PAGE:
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Emmanuel v. King County

United States District Court, W.D. Washington, Seattle

July 6, 2018

KEITH EMMANUEL, et al., Plaintiffs,
v.
KING COUNTY, et al., Defendants.

          ORDER ON MOTION TO DISMISS AND STAY

          JAMES L. ROBART, UNITED STATES DISTRICT JUDGE.

         I. INTRODUCTION

         Before the court is Defendants King County; King County Prosecuting Attorney Daniel Satterberg; and former King County Sheriff John Urquhart's (collectively, “King County Defendants”) motion to dismiss and stay. (MTD (Dkt. # 17).) Defendants City of Bellevue and Bellevue Police Chief Steven Mylett (collectively, “Bellevue Defendants”) filed a response in support of King County Defendants' motion (Bellevue Resp. (Dkt. # 20)), and Plaintiffs Keith Emmanuel, Richard Homchick, and Charles Peters (collectively, “Plaintiffs”) filed a response in opposition to the motion (Pl. Resp. (Dkt. # 22).)[1] The court has considered the motion, the submissions in support of and in opposition to the motion, the relevant portions of the record, and the applicable law. Being fully advised, [2] the court grants in part and denies in part the motion for the reasons set forth below.

         II. BACKGROUND

         This case arises from Plaintiffs' participation in “The League, ” an exclusive group of men who patronized sex workers. (See Am. Compl. ¶¶ 1, 32; MTD at 3 (citing Hackett Decl. (Dkt. # 18) ¶¶ 8-13 (attaching probable cause certifications and findings of probable cause).)[3] The League was affiliated with an online message board on which members shared their experiences with a network of sex workers. (See Am. Compl. ¶¶ 1, 32; MTD at 4 (citing Hackett Decl. ¶¶ 8-13.) On or about January 5, 2016, officers from the King County Sheriff's Office and Bellevue police arrested ten men after “a months-long undercover operation dubbed ‘Operation No. Impunity.'” (Am. Compl. ¶ 30.) Plaintiffs were among those men arrested, and they were charged with promoting prostitution in the second degree under RCW 9A.88.080(1)(b). (Id. ¶¶ 1, 30-31.) Mr. Homchick pleaded guilty on February 12, 2016. (Hackett Decl. ¶ 6, Ex. 5 (“Plea”).) The cases against Mr. Emmanuel and Mr. Peters are ongoing. (See, e.g., id. ¶ 4, Ex. 3; id. ¶ 5, Ex. 4; id. ¶ 18, Ex. 17.)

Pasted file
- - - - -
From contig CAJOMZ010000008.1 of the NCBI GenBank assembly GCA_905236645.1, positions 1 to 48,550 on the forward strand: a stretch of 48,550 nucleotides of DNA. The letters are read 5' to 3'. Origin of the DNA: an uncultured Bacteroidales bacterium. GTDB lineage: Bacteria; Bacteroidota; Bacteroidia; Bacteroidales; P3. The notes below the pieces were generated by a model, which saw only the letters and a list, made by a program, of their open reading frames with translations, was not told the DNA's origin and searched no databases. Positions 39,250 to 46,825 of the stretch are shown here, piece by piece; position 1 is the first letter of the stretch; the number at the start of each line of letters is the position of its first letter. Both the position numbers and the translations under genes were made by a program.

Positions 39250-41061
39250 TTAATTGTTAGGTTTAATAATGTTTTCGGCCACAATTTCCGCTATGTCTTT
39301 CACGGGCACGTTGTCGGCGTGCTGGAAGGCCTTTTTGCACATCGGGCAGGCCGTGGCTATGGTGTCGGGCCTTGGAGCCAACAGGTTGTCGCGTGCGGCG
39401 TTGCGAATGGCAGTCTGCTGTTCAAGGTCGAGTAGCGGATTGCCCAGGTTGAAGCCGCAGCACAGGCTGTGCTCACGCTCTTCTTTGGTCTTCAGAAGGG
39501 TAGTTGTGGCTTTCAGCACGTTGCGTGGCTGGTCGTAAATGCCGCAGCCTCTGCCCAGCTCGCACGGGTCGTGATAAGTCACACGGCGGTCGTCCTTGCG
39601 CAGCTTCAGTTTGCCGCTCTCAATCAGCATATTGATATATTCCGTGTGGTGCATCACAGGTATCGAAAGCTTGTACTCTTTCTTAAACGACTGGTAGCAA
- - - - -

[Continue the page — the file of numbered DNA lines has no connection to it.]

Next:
Two days after the arrests, Defendants “convened a joint press conference to announce the arrests.” (Id. ¶ 33.) Plaintiffs allege that beginning with the press conference, Defendants launched “a coordinated campaign to defame and publicly humiliate Plaintiffs” by making “false and misleading statements that directly, or by implication, accused Plaintiffs of various criminal activity” with which they had not been charged- “human trafficking, sex slavery, criminal sexual abuse, kidnapping, and rape.” (See Id. ¶¶ 34-35; see also Id. ¶¶ 1 (alleging that Defendants “deliberately conflated th[e] prostitution charge with human trafficking and sex slavery as part of a concerted plan to secure private funding and manipulate media coverage”), 16 (alleging that Defendants have waged a “false and malicious public campaign against Plaintiffs, wrongly imputing that Plaintiffs were engaged in human trafficking, sex slavery, and other crimes”).) Plaintiffs specifically point to a number of statements regarding human trafficking that Sheriff Urquhart, Prosecuting Attorney Satterberg, and Chief Mylett made at the press conference. (See Id. ¶¶ 36-40, 43-45, 49-53.)